Date of Original Version

5-2013

Type

Conference Proceeding

Journal Title

Proceedings of IEEE International Conference on Acoustics, Speech, and Signal Processing

First Page

7624

Last Page

7628

Rights Management

© 2013 IEEE. Personal use of this material is permitted. Permission from IEEE must be obtained for all other uses, in any current or future media, including reprinting/republishing this material for advertising or promotional purposes, creating new collective works, for resale or redistribution to servers or lists, or reuse of any copyrighted component of this work in other works

Abstract or Description

This paper presents a novel approach to handling disfluencies, word fragments and self-interruption points in Cantonese conversational speech. We train a classifier that exploits lexical and acoustic information to automatically identify disfluencies during training of a speech recognition system on conversational speech, and then use this classifier to augment reference annotations used for acoustic model training. We experiment with approaches to modeling disfluencies in the pronunciation dictionary, and their effect on the polyphonic decision tree clustering. We achieve automatic detection of disfluencies with 88% accuracy, which leads to a reduction in character error rate of 1.9% absolute. While the high baseline error rates are due to the task we are currently working on, we demonstrate that this approach works well on the Switchboard corpus, for which the conversational nature of speech is also a major problem.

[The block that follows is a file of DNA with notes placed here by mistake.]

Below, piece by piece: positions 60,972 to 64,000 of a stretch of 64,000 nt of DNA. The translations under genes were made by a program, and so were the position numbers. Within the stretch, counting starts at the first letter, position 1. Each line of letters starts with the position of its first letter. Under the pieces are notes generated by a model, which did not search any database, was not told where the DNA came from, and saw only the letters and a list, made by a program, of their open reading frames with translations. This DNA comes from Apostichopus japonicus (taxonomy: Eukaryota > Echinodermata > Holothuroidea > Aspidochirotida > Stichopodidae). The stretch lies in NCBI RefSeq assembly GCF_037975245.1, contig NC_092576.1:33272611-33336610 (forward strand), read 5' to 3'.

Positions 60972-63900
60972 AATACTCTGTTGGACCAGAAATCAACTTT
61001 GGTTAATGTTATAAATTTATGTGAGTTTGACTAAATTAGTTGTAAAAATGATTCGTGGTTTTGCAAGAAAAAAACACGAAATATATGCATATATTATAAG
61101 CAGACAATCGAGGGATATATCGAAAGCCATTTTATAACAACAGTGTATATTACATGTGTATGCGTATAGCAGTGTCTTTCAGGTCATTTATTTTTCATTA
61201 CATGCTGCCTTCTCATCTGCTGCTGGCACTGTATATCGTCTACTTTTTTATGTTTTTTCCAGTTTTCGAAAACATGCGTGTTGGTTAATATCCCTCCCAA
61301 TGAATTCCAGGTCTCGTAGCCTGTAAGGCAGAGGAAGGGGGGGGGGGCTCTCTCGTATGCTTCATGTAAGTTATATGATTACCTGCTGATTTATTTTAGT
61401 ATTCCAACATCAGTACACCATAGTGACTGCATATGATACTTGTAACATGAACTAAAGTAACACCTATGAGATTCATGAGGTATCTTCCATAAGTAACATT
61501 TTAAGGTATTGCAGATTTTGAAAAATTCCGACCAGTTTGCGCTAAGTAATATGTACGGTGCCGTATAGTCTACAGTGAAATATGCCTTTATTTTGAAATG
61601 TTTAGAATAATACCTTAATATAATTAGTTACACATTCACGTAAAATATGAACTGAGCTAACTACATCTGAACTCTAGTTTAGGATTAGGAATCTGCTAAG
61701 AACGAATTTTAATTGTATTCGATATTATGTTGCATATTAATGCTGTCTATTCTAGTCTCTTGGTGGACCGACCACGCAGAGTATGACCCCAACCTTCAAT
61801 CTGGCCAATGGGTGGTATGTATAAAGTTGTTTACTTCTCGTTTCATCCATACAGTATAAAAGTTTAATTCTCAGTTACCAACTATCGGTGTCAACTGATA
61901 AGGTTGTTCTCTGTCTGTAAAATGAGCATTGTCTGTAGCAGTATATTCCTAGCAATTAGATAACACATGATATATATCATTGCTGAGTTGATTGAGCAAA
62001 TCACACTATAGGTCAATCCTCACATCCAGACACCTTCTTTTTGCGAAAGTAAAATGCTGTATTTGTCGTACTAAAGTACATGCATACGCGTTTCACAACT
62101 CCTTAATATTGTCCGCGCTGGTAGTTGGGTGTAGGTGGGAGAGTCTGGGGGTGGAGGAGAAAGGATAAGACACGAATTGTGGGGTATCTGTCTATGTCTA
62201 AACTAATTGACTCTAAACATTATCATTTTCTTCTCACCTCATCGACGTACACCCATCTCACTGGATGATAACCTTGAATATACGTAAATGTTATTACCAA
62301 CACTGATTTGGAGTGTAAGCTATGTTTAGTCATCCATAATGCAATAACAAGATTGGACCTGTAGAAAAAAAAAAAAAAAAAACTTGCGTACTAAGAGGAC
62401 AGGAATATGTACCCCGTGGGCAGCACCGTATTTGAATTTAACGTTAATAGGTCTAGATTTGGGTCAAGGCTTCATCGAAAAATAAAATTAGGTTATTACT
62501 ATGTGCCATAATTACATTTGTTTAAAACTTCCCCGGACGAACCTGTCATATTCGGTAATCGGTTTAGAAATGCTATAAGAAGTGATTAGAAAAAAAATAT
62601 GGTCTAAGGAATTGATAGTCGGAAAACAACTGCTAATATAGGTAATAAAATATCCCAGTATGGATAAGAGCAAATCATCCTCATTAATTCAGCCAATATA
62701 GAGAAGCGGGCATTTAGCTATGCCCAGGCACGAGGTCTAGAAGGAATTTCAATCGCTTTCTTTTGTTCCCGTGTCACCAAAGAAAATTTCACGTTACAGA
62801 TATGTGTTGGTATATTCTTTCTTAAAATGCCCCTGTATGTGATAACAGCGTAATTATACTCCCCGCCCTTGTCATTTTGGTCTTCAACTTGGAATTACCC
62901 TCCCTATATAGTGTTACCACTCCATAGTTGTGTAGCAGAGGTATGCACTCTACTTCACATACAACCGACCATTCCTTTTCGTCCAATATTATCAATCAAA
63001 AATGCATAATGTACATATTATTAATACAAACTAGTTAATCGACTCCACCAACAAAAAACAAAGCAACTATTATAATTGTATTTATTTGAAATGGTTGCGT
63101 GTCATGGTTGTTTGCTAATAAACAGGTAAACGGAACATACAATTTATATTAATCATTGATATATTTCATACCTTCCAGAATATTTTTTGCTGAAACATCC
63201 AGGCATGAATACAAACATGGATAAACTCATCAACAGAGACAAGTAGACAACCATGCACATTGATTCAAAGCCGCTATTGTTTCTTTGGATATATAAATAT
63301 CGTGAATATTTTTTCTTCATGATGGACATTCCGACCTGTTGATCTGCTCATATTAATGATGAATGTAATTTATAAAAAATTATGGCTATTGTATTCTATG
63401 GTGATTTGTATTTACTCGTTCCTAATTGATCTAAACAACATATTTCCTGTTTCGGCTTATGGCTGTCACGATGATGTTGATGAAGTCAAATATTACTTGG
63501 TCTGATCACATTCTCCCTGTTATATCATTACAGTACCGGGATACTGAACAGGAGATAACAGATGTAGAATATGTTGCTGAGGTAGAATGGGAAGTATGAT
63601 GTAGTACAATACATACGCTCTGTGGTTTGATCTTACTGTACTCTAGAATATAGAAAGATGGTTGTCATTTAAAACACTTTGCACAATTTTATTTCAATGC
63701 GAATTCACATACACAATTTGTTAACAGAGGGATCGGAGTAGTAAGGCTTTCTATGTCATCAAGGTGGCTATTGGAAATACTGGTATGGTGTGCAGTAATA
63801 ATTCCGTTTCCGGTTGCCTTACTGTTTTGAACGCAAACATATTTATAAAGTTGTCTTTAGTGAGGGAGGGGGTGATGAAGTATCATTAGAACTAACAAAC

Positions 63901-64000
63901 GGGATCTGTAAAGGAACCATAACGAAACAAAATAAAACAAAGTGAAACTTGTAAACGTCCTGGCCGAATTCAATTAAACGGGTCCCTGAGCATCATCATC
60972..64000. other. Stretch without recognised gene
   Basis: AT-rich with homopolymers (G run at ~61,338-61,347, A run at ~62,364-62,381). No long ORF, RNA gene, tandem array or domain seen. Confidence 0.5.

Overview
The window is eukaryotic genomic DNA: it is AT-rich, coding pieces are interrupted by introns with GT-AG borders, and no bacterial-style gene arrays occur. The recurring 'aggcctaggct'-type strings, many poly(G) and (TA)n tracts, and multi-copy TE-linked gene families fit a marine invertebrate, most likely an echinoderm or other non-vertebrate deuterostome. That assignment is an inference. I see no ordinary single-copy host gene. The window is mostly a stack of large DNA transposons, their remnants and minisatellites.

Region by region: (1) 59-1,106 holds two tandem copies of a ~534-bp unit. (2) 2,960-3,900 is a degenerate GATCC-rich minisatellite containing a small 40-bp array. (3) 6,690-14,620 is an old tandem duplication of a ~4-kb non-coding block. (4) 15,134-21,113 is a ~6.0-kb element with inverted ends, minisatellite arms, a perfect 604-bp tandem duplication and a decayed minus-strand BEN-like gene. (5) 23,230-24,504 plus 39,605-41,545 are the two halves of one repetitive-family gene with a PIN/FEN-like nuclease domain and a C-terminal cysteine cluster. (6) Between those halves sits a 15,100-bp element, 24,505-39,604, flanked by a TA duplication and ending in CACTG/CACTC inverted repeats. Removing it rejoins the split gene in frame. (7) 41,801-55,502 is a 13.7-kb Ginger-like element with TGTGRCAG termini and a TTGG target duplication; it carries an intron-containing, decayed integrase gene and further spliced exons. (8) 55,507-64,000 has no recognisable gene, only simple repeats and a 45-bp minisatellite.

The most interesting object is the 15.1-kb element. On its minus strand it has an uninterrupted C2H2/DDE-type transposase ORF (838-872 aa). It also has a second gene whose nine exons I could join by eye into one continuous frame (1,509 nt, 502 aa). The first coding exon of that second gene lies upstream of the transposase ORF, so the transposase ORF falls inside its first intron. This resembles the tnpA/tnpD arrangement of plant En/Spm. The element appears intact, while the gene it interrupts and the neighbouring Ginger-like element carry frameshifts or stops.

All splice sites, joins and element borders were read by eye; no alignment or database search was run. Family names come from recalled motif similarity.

DOI

10.1109/ICASSP.2013.6639146

Comments

This paper presents a novel approach to handling disfluencies, word fragments and self-interruption points in Cantonese conversational speech. We train a classifier that exploits lexical and acoustic information to automatically identify disfluencies during training of a speech recognition system on conversational speech, and then use this classifier to augment reference annotations used for acoustic model training. We experiment with approaches to modeling disfluencies in the pronunciation dictionary, and their effect on the polyphonic decision tree clustering. We achieve automatic detection of disfluencies with 88% accuracy, which leads to a reduction in character error rate of 1.9% absolute. While the high baseline error rates are due to the task we are currently working on, we demonstrate that this approach works well on the Switchboard corpus, for which the conversational nature of speech is also a major problem.

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Published In

Proceedings of IEEE International Conference on Acoustics, Speech, and Signal Processing, 7624-7628.